While Madame Fu’s comments have been cautiously welcomed, with the Prime Minister on October 7 stating, ‘We're for a positive and good relationship. It's a mutually beneficial relationship. We'll be very clear about what our sovereign interests are and we'll respect China's sovereign interests’, frustration is also increasing on the Australian side vis-à-vis the continued lack of willingness by the PRC to engage in dialogue on a ministerial level. Australian ministers, including the Trade Minister and the Agriculture Minister, continue to be unable to speak with their PRC counterparts. Trade Minister Simon Birmingham said in response to Madame Fu’s comments, ‘Australia stands ready to facilitate ministerial dialogue and continues to extend an open invitation to China to do so.’ He repeated the point more forcefully on October 13: ‘We will sit down and maturely deal with the points of difference as well as hoping to pursue points of agreement. It's up to China as to whether they’re willing reciprocate.’
Leader of the Opposition Anthony Albanese, asked whether he agreed with the assessment that it was incumbent on ‘both sides [to] use different language, not just Beijing’, said: ‘[I]t’s important, I think, the Australian government be more strategic and less political in some of its rhetoric when it comes to China.’ The Opposition Leader has during recent press appearances become slightly more vocal in criticisms of the government’s management of relations with the PRC, asserting, for example, that ‘this government doesn’t seem to have made any effort to have a positive, constructive relationship to our mutual benefit. And that is of real concern.’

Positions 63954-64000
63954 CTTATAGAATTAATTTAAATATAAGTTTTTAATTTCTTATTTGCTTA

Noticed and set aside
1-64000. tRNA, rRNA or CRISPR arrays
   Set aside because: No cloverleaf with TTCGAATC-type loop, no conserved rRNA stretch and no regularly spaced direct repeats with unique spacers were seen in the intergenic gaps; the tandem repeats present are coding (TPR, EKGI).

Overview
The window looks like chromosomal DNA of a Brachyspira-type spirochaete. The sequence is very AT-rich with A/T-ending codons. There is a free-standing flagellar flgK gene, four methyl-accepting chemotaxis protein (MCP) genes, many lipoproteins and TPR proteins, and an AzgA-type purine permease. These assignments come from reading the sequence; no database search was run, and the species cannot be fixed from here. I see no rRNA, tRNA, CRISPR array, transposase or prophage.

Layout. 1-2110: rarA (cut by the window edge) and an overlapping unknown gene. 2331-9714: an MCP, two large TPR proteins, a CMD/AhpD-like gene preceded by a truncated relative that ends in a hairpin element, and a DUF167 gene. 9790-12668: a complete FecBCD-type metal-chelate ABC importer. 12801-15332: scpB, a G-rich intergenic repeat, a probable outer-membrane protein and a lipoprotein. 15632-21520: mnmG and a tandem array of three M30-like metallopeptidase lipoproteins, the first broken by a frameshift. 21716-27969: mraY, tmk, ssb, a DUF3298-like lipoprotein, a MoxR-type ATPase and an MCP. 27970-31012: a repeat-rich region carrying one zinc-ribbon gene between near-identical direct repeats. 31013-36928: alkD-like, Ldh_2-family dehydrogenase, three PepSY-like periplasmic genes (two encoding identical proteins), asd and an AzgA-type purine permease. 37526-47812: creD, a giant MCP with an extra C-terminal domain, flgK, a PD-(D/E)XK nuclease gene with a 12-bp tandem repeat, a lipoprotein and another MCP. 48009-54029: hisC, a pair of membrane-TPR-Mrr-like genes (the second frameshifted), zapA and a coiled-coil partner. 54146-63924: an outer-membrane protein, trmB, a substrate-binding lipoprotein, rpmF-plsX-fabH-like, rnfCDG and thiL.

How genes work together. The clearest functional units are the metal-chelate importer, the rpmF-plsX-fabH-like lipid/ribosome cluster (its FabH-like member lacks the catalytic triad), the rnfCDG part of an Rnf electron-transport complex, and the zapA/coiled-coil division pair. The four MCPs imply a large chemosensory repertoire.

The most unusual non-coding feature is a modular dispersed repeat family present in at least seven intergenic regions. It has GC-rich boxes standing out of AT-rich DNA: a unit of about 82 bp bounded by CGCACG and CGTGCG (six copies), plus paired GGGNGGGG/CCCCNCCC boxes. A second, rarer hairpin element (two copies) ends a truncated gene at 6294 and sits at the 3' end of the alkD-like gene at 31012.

Some aspects of the Australian government’s rhetoric on the PRC were also questioned by former Defence Force Chief Angus Houston, who on October 15 said, ‘I think there’s been some, shall I say, loose talk from here in Australia where we’ve seen some comments basically make the circumstances a little worse than they needed to be.’ (During Senate Estimates on October 28 Foreign Minister Payne described backbench discourse on the PRC as ‘both a bonus and a burden’). He emphasised that: ‘China is our partner, China is not our enemy – let’s get that very straight’ and pointed to the reality that ‘[t]hey’re not going to go away, they’re going to get stronger, they are going to be a force that we have to deal with, so we’d better work out the best way to deal with them.’
Foreign ministers from Australia, the US, Japan and India, the countries forming the Quadrilateral Security Dialogue (the Quad), met in Tokyo on October 6 – the second such meeting at a ministerial level. While the in-person meeting was significant in terms of timing – proceeding in the middle of a global pandemic and as the India-PRC border dispute intensifies – it is also worth noting that it did not produce a joint statement. Individual releases issued by each country included no direct reference to the PRC, with US State Secretary Mike Pompeo the only representative to mention the PRC in opening remarks and explicitly link the Quad to countering the PRC. He said that it was ‘more critical now than ever that we collaborate to protect our people and partners from the CCP's exploitation, corruption and coercion’. He added in a subsequent interview, ‘Once we’ve institutionalised what we’re doing – the four of us together – we can begin to build out a true security framework’, terming the Quad a ‘fabric’ that could ‘counter the challenge that the Chinese Communist Party presents to all of us’. However, while Australia, Japan and India might not be as enthusiastically vocal in public about the Quad’s potential to counter the PRC in the region, there seems to be some appetite for movement towards a more formalised framework for the grouping. For example, India on October 19 invited Australia to rejoin the annual Malabar naval exercises with Japan and the US, taking place in November. The Quad, taking shape in this manner, will likely stoke further tensions with the PRC. PRC Foreign Minister Wang Yi on October 13 described the grouping as part of an American effort to create an ‘Indo-Pacific NATO’.